From the January 2015 issue of HealthCare Business News magazine
By Andrea Alstad
The use of lasers for cosmetic treatments has grown significantly in the last 20 years.
The demand for non-invasive treatments to address skin issues places lasers at the forefront of aesthetic procedures. Developments in technology have brought us almost to the limits of wavelength possibilities in lasers. Recent trends focus on determining the optimal methods to use for specific treatments and the tweaking of devices to gain better performance and improved safety. Further, cosmetic treatments are evolving by using additional energy-based technologies to enhance lasers, including focused ultrasound and radiofrequency.
Dr. Robert A. Weiss of the MD Laser, Skin and Vein Institute in Hunt Valley, Maryland and president-elect of the American Society for Laser Medicine and Surgery, is actively involved in the research and development of non-invasive cosmetic treatments. He is the author of over 150 publications, multiple textbooks and is an invited speaker for hundreds of worldwide scientific presentations. Weiss shared his thoughts on developments in the field of lasers and other energy-based devices for cosmetic use.
Are we on the same wavelength? Sorting through the cosmetic laser options
Numed, a well established company in business since 1975 provides a wide range of service options including time & material service, PM only contracts, full service contracts, labor only contracts & system relocation. Call 800 96 Numed for more info.
“The list of manufacturers and devices sold for cosmetic use today probably numbers in the hundreds at this point, so to narrow it down, it is better to think about the application first, rather than the device,” says Weiss.
One of the most common treatment areas that a dermatology practice addresses is the effects of sun exposure and photoaging. A practice may start with an intense-pulsed laser (IPL) device, where multiple wavelengths are administered at the same time. The IPL is probably the least complex and least costly device so it is often the first device that a practice purchases. Sometimes termed a “photo facial” treatment, IPL may treat a number of issues like pigmentation, texture and broken blood vessels all at the same time. A larger practice, with multiple health care providers, is able to make use of multiple devices which have a narrower focus and select the best laser or device in each category to treat more complex or stubborn cases.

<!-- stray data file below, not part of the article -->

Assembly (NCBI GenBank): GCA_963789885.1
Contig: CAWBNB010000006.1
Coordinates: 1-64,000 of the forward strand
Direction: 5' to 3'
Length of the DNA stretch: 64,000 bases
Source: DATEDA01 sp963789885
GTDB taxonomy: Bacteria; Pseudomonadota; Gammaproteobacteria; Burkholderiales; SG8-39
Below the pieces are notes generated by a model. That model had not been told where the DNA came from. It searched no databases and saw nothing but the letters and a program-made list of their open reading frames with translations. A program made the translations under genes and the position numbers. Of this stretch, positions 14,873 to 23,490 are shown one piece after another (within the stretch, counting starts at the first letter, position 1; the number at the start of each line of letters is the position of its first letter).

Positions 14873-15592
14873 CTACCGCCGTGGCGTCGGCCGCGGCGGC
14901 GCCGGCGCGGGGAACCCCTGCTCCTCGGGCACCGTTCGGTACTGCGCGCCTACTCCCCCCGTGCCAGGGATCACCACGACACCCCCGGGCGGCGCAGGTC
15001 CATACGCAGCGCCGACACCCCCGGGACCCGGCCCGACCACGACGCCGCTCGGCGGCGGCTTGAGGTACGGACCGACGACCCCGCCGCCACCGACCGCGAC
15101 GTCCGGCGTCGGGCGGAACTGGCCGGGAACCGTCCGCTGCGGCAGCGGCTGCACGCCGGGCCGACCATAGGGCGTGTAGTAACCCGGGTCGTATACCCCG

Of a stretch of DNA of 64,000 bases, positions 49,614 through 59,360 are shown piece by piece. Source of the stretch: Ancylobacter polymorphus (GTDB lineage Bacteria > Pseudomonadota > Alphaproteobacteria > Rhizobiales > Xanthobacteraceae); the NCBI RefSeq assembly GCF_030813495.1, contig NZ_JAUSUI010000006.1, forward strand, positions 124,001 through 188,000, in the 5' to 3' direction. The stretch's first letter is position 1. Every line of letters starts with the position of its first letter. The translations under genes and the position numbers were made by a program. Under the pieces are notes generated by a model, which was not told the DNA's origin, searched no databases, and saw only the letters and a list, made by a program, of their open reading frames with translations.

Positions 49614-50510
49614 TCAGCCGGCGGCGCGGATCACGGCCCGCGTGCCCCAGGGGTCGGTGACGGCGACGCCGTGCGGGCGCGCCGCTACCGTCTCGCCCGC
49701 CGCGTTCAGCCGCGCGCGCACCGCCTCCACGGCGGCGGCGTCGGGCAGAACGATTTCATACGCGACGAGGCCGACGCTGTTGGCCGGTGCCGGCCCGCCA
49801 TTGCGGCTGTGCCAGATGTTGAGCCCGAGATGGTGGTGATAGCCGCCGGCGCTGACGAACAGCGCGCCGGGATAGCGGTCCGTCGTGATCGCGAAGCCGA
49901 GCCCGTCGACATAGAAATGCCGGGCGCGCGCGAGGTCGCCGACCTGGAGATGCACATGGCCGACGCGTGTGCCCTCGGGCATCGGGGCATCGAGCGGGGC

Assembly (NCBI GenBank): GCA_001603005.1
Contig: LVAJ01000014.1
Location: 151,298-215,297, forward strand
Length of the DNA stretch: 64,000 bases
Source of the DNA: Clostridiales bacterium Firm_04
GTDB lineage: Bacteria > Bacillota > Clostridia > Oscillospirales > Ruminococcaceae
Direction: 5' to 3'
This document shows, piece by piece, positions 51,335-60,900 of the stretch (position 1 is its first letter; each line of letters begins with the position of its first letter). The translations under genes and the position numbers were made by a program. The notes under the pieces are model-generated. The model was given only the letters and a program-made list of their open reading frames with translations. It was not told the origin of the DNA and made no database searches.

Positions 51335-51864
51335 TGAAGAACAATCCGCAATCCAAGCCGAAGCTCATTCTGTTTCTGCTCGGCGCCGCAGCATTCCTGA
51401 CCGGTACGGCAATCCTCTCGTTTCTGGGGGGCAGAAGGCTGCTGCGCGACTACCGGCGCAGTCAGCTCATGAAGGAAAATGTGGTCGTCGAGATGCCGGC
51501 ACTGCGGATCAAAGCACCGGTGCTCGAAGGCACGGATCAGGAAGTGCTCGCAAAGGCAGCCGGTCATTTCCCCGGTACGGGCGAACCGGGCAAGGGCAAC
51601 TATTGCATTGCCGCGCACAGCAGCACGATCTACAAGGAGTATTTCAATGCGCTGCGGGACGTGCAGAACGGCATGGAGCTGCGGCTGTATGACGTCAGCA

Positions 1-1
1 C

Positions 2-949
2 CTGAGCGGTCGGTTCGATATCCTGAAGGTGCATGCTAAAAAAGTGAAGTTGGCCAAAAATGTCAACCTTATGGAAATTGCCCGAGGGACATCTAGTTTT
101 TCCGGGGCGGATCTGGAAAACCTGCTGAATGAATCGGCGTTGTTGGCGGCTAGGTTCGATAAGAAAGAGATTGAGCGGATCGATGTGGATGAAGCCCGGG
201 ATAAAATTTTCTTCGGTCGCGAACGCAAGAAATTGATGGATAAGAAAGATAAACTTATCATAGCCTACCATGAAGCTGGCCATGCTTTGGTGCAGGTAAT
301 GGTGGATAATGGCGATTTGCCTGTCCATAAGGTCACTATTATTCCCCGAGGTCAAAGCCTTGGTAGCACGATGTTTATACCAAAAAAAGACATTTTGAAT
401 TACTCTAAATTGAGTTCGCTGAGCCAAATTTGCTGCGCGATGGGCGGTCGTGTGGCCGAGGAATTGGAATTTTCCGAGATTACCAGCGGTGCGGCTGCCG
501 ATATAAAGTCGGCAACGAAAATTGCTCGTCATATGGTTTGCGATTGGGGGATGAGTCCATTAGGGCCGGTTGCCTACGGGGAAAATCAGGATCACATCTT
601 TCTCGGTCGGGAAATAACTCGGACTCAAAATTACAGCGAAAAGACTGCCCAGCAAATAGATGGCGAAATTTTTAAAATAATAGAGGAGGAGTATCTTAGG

Lasers for improving skin texture and treating photoaging currently fall into one of two categories, ablative and non-ablative, which are typically now both fractional lasers, treating a fractional portion of the skin. Ablative lasers work by destroying portions of the skin and causing the adjacent and treated skin to form collagen and heal into smoother skin. These are effective in cases of severe sun damage and pigmentation. The trade-off is the longer recovery period and need for greater pain management. Non-ablative and fractional resurfacing lasers, on the other hand, do not damage as much skin, but work from deeper layers to stimulate new collagen. While not as painful and with less down time, the tradeoff comes in the need for more treatments to produce desired results.